If you have been keeping up with the news over the weekend you probably know by now that the latest Italian bond auction went pretty poorly. Due to this I suspect next week we will be seeing a barrage of news articles discussing the fallout from this and the reasons behind it. Given that many of the people who read MacroBusiness aren’t in the financial industry I thought it would be valuable to give a bit of background to what we could be seeing before the new week begins.
For those of you who haven’t already done so I recommend you read my piece from Friday on the EFSF for a background on exactly what it is and some of the issues it is likely to face. Basically the EFSF is becoming a CDO instrument, collateralised against loans to struggling nations and insured, in part , by the European AAA rated core. The final insurance mechanism that will be provided is still up in the air but either way the issues stand. On the surface the EFSF sounds like a grand plan but as I explained in that post it is actually a huge gamble and may in fact turn into a giant dangerous flop.
As I have stated over the last 2 weeks the most important component of the 3 point plan was the write-down of Greek debt. At this stage it would appear that Greek bondholders agreed on a 50% write down with €30bn in “sweeteners” to accept the deal. There will also be another €106bn loan for Greece which combined with the write-downs is supposed to achieve 120% debt-to-GDP ratio by 2020 and also convince the markets that it will never need another bailout. Obviously I have my doubts even on those figures, but if you read the finer details the numbers actually aren’t that good.
It is unknown exactly who the bondholders are and exactly how many will finally take up the deal, but it is most likely that many of them are in the Greek financial sector which means they will need more bailouts after the write-down. Next there is the ECB and the IMF who hold about €130b but will not be part of the deal and let’s not forget that the new €106bn loan will actually need to be serviced. So my rough guess is that the 50% number is much more likely to equate to something like 25% when the dust finally settles. It already doesn’t sound too good, but it gets worse.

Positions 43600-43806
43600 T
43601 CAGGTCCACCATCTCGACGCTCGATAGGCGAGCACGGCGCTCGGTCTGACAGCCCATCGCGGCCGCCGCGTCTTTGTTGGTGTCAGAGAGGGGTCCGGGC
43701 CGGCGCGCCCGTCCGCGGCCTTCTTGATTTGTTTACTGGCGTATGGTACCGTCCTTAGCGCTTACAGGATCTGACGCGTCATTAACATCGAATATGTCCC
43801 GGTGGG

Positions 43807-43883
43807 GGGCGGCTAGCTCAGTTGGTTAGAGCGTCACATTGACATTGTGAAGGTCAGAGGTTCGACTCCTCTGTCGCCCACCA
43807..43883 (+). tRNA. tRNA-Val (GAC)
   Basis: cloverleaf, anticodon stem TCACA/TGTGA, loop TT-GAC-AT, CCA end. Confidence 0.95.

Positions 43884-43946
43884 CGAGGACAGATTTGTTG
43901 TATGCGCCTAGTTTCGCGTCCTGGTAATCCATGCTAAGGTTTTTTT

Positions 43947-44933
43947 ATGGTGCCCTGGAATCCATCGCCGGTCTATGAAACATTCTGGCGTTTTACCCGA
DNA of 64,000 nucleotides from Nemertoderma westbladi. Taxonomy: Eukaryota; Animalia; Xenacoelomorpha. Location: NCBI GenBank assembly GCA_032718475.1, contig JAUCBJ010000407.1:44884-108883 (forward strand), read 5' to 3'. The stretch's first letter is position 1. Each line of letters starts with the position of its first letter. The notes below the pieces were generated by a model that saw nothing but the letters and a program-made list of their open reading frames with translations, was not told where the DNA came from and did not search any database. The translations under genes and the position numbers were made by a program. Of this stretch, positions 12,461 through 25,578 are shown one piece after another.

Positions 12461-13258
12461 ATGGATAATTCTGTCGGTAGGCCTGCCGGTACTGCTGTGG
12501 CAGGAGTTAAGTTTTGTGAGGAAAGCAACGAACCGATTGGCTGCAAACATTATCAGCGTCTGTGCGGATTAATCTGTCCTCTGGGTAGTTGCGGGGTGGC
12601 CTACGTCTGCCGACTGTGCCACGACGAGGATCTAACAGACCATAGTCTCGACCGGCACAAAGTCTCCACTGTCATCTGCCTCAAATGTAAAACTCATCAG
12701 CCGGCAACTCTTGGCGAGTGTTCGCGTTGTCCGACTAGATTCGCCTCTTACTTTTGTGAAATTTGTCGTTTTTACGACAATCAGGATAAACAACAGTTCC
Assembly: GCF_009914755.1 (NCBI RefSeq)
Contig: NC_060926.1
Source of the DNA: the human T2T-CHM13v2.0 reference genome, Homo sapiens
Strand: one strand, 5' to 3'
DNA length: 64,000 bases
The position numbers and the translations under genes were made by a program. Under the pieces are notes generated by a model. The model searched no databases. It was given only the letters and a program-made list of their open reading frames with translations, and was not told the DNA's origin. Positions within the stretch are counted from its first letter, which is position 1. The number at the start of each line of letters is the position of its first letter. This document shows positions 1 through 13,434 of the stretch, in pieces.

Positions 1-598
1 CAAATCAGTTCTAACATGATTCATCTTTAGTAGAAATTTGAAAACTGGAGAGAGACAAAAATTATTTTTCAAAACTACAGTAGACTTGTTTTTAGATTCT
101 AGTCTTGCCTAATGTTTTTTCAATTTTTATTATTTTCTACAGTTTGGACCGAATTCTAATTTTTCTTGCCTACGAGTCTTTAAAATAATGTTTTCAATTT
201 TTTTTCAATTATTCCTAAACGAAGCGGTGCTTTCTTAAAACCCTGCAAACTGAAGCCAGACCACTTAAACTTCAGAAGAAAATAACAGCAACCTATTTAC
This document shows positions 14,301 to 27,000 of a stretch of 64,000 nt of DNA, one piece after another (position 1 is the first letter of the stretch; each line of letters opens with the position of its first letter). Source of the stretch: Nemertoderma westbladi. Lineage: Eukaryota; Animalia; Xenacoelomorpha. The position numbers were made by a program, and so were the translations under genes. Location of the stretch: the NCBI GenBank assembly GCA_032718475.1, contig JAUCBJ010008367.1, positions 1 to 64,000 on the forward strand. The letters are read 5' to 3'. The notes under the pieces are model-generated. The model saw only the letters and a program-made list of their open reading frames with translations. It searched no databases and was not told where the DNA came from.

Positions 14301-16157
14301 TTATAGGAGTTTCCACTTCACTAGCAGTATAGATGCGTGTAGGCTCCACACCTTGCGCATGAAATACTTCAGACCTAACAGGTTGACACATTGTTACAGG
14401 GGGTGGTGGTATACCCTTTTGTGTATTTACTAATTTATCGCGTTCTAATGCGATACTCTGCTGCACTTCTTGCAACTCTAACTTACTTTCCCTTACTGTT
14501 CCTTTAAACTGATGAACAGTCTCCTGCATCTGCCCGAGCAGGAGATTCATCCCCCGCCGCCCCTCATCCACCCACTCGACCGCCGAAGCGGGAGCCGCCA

In order to get this write-down the Eurocrats had to negotiate with the banking lobby to come up with a deal that was deemed to be “voluntary” as not to trigger a credit event and therefore force counterparties ( mostly European banks ) to pay-out insurance on the bonds that had just been defaulted on. I’ll provide you with the definition for the word voluntary from Wikipedia.
Voluntary may refer to:
▪ A word meaning done, given, or acting of one’s own free will.
Obviously the term “free will” conjures up all sort of philosophical arguments, but I think that any rational human, even a child, is able to make a balanced judgement as to what is and what is not a decision based on their own free will. I am sure lawyers have spent hours, possibly even months , arguing this point but I am sure if you asked a child of even 4 years old whether a decision was one of their own they could easily tell you.
However, it turns out that the definition of “voluntary” was extremely important to this deal as you will notice from he following Wall street journal article.